Basic Study
Copyright ©The Author(s) 2018. Published by Baishideng Publishing Group Inc. All rights reserved.
World J Gastroenterol. Apr 28, 2018; 24(16): 1748-1765
Published online Apr 28, 2018. doi: 10.3748/wjg.v24.i16.1748
Nonalcoholic steatohepatitis severity is defined by a failure in compensatory antioxidant capacity in the setting of mitochondrial dysfunction
Michelle L Boland, Stephanie Oldham, Brandon B Boland, Sarah Will, Jean-Martin Lapointe, Silvia Guionaud, Christopher J Rhodes, James L Trevaskis
Michelle L Boland, Stephanie Oldham, Brandon B Boland, Sarah Will, Christopher J Rhodes, James L Trevaskis, Cardiovascular and Metabolic Diseases, MedImmune LLC, Gaithersburg, MD 20878, United States
Jean-Martin Lapointe, Pathology, MedImmune Ltd., Cambridge CB21 6GH, United Kingdom
Silvia Guionaud, Pathology, Drug Safety and Metabolism, IMED Biotech Unit, AstraZeneca, Cambridge CB22 3AT, United Kingdom
Author contributions: Boland ML and Trevaskis JL conceived of the project; Boland ML, Rhodes CJ and Trevaskis JL designed and interpreted experiments; Boland ML, Oldham S, Boland BB, Will S, Lapointe JM and Guionaud S acquired and analyzed data; Boland ML, Boland BB, Rhodes CJ and Trevaskis JL wrote and edited the manuscript.
Supported by MedImmune.
Institutional animal care and use committee statement: All animal experiments were conducted in accordance with policies of the NIH Guide for the Care and Use of Laboratory Animals and the Institutional Animal Care and Use Committee (IACUC) of MedImmune, LLC. Specific protocols used in this study were approved by the MedImmune IACUC, protocol number MI-16-0034.
Conflict-of-interest statement: All authors are current employees and/or stockholders of MedImmune/AstraZeneca.
ARRIVE guidelines statement: The authors have read the ARRIVE guidelines, and the manuscript was prepared and revised according to the ARRIVE guidelines
Open-Access: This article is an open-access article which was selected by an in-house editor and fully peer-reviewed by external reviewers. It is distributed in accordance with the Creative Commons Attribution Non Commercial (CC BY-NC 4.0) license, which permits others to distribute, remix, adapt, build upon this work non-commercially, and license their derivative works on different terms, provided the original work is properly cited and the use is non-commercial. See:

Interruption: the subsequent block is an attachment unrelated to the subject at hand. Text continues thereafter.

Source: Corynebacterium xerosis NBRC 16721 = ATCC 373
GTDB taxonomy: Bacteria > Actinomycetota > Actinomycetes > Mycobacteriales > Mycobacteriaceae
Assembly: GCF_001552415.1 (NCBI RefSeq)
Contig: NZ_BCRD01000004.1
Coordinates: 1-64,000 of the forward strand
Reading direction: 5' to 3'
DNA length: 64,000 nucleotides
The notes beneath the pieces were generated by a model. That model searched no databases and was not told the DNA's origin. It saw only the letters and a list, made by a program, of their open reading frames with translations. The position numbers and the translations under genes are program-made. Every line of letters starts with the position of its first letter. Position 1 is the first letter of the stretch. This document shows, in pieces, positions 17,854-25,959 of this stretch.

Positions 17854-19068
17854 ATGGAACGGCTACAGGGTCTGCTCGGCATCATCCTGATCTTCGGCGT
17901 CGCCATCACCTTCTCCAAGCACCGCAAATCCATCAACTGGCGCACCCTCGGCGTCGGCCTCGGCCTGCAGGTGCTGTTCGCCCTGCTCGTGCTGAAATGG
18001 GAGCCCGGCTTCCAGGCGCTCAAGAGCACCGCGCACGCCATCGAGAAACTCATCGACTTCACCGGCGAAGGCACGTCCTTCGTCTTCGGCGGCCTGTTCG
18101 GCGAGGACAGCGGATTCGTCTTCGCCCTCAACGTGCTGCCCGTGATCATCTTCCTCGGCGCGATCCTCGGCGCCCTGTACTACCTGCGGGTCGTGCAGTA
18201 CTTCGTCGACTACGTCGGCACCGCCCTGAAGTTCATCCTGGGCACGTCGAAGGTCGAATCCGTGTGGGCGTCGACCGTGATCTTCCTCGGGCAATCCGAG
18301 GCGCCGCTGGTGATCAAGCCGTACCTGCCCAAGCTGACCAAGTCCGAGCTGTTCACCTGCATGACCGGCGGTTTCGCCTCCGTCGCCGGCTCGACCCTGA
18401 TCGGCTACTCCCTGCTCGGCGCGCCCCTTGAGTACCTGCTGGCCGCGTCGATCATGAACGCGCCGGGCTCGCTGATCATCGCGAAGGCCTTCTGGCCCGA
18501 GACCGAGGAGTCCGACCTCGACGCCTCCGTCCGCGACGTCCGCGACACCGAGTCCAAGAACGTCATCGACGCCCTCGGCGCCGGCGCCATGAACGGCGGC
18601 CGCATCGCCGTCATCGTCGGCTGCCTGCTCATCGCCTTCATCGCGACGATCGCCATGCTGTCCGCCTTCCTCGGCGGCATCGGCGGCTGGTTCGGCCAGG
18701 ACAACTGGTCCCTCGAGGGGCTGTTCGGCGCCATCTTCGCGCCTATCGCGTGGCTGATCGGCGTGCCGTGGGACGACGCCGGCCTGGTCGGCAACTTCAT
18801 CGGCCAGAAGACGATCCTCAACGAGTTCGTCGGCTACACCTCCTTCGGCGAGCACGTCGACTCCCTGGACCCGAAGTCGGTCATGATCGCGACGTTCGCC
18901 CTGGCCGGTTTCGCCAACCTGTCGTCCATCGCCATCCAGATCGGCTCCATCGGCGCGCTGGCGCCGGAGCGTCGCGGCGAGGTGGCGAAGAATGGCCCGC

Correspondence to: James L Trevaskis, PhD, Principal Scientist, Cardiovascular and Metabolic Diseases, MedImmune, LLC, Gaithersburg, MD 20878, United States.
Telephone: +1-301-3986695
Received: January 17, 2018
Peer-review started: January 17, 2018
First decision: February 11, 2018
Revised: February 22, 2018
Accepted: February 26, 2018
Article in press: February 25, 2018
Published online: April 28, 2018

To comprehensively evaluate mitochondrial (dys) function in preclinical models of nonalcoholic steatohepatitis (NASH).


We utilized two readily available mouse models of nonalcoholic fatty liver disease (NAFLD) with or without progressive fibrosis: Lepob/Lepob (ob/ob) and FATZO mice on high trans-fat, high fructose and high cholesterol (AMLN) diet. Presence of NASH was assessed using immunohistochemical and pathological techniques, and gene expression profiling. Morphological features of mitochondria were assessed via transmission electron microscopy and immunofluorescence, and function was assessed by measuring oxidative capacity in primary hepatocytes, and respiratory control and proton leak in isolated mitochondria. Oxidative stress was measured by assessing activity and/or expression levels of Nrf1, Sod1, Sod2, catalase and 8-OHdG.


When challenged with AMLN diet for 12 wk, ob/ob and FATZO mice developed steatohepatitis in the presence of obesity and hyperinsulinemia. NASH development was associated with hepatic mitochondrial abnormalities, similar to those previously observed in humans, including mitochondrial accumulation and increased proton leak. AMLN diet also resulted in increased numbers of fragmented mitochondria in both strains of mice. Despite similar mitochondrial phenotypes, we found that ob/ob mice developed more advanced hepatic fibrosis. Activity of superoxide dismutase (SOD) was increased in ob/ob AMLN mice, whereas FATZO mice displayed increased catalase activity, irrespective of diet. Furthermore, 8-OHdG, a marker of oxidative DNA damage, was significantly increased in ob/ob AMLN mice compared to FATZO AMLN mice. Therefore, antioxidant capacity reflected as the ratio of catalase:SOD activity was similar between FATZO and C57BL6J control mice, but significantly perturbed in ob/ob mice.


Oxidative stress, and/or the capacity to compensate for increased oxidative stress, in the setting of mitochondrial dysfunction, is a key factor for development of hepatic injury and fibrosis in these mouse models.

Keywords: Nonalcoholic steatohepatitis, Steatosis, Fibrosis, Mitochondrial function, Oxidative stress

Core tip:ob/ob and FATZO mice developed nonalcoholic fatty liver disease/nonalcoholic steatohepatitis (NASH) when fed a high trans-fat, high fructose and high cholesterol diet, in the context of obesity and insulin resistance, but showed differences in liver disease severity including collagen deposition and monocyte/macrophage infiltration. Mitochondrial dysfunction and increased numbers of mitochondria were observed in both models, similar to that reported in human NASH. Oxidative damage and antioxidant capacity were associated with disease severity. FATZO mice displayed increased catalase activity and reduced oxidative DNA damage compared to ob/ob mice, which may explain their lower disease burden.